Tuesday, November 29, 2011

Fashion Flashback: The Midi Skirt

Saleswomen at New York's Bonwit Teller learning techniques to sell the midi skirt,
which eventually grossed one million that year.  Photo by John Dominis.

A family friend recently gifted me with a vintage tweed houndstooth skirt that is a much longer length than I'm typically accustomed to wearing -- it's a conservative style with the skirt length falling to about mid-calf.

Apparently this type of skirt is called the midi skirt, or "midis," and they were all the rage in the 1970s.  Women's Wear Daily editor John Fairchild heavily promoted the look, which served as an alternative to the mini skirt that was also so popular in the '60s and '70s.  It incited a great reaction, even spurring an uproar from proponents of the mini skirt who found midis to be dowdy.  You can even see a protester's sign below that says "Minis are truth."



A 1970 issue of LIFE magazine offers a rather humorous account of the trend:
When Lord & Taylor ran an ad which gave women a choice ("It's not the length, it's the look that counts"), many, angered at the overpromotion of the midi, wrote in.  "Thank you for easing at least one of life's endless harassments," said one.  Another, from Ohio, explained that "I for one would look like a dumpy squashed pumpkin in the long skirts...With Lord & Taylor behind me I know I'll still be in fashion."  But fashion is just what the midi-men are counting on.  "There'll always be that strange woman, God bless her, we love her," reasons Charles W. Folds, vice president of Marshall Field, "who wants to be the first out of the hen coop with the latest oddity.  She'll go to any length to be au courant and we make a lot of money because of her."
Barbara Walters (seen below on the right) herself was an advocate of the midi look back in the '70s, saying "I'm seen by more people than any other woman in this country, and when I wear a midi, that's it."


It's safe to say the midi has made a comeback -- I've seen more and more longer-length skirts at retailers.  ASOS even has a category on their Web site devoted to midi skirts, as well as Macy's and Modcloth.  Carey Mulligan, who is one of my personal favorites, is often seen wearing them.  Check out some inspiration below, which include designs from Nina Ricci and Balmain.

Photo Source: LIFE on Google Books

3 comments:

  1. I love this trend, and I’ll like to try it out. Unfortunately, I am petite and midi skirts make me look short. :( But I think with a little help or advice from an expert I think I might look good in this trend.

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  2. Point of order: I was there in 1970 and midis were in no senes "all the rage". Unless by rage you mean fury. The midi was so controversial that even I, an eight-year old boy at the time, remember the hatred women poured all over it. The anger was all over the media: on TV, in magazines and newspapers. Later I learned that women viewed the midi as something cooked up by the fashion industry and forced on them. Throughout my youth and into my college years, the term "midi" was used like "Edsel" to mean a complete corporate failure, even by men; that tells you how loudly and universally women rejected it.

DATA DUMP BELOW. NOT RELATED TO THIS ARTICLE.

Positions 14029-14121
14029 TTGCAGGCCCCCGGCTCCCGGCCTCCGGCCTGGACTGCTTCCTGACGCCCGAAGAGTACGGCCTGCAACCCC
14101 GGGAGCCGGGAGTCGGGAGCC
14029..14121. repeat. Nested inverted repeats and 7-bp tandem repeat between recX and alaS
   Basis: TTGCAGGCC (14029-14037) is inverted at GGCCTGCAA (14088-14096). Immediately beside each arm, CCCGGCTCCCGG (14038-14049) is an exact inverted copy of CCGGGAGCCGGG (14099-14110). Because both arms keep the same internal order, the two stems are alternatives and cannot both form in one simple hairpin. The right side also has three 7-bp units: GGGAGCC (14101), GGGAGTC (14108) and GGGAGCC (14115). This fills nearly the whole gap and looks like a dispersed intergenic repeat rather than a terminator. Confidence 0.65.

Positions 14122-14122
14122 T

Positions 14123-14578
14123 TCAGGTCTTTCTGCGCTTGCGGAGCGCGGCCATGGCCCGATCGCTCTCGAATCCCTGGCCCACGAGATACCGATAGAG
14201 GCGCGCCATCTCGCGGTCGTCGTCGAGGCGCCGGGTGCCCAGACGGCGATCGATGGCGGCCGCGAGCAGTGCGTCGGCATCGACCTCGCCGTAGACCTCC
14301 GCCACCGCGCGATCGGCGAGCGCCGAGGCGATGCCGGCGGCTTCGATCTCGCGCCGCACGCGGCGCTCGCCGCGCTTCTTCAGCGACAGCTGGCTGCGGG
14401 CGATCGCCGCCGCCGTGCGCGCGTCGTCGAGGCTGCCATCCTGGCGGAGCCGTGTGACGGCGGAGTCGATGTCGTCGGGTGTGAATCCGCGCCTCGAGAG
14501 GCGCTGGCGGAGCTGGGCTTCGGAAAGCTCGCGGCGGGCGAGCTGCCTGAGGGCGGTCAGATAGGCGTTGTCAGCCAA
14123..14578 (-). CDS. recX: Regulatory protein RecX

All these years later I got to remembering the Midi War, Googled it, and landed here. But checking some of the graphics I've seen tonight on the Net, I realise that the midi was only ugly because it was made in the 70s. Everything was ugly in the 70s. Even miniskirts were ugly in the 70s. I still remember with horror the God-awful leisure suits that absolutely every adult, and even a few kids, wore for three or four years there. Clothes so ugly, even a man can tell.

    Anyway, current styles that come up if you Google "midi + skirt" are very attractive. So my theory is valid: it wasn't the dress that was ugly, it was the decade.

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  3. The problem with the midi skirt is that it usually hit the leg mid-calf, which is an extremely unflattering length. Just below the knee is fine, if the skirt is well cut, but mid-calf couldn't be worse. That's one reason women hated it. The other, of course, is that the arrival of the midi meant spending time and a lot of money spent revamping your wardrobe if you cared at all about being fashionable.

    But Robin, the midi -- or at least below the knee skirts -- did become pretty much the standard hem length for years, so it was by no means a failure. It wasn't until the mid-80's that above-the-knee skirts really returned to the fashion forefront.

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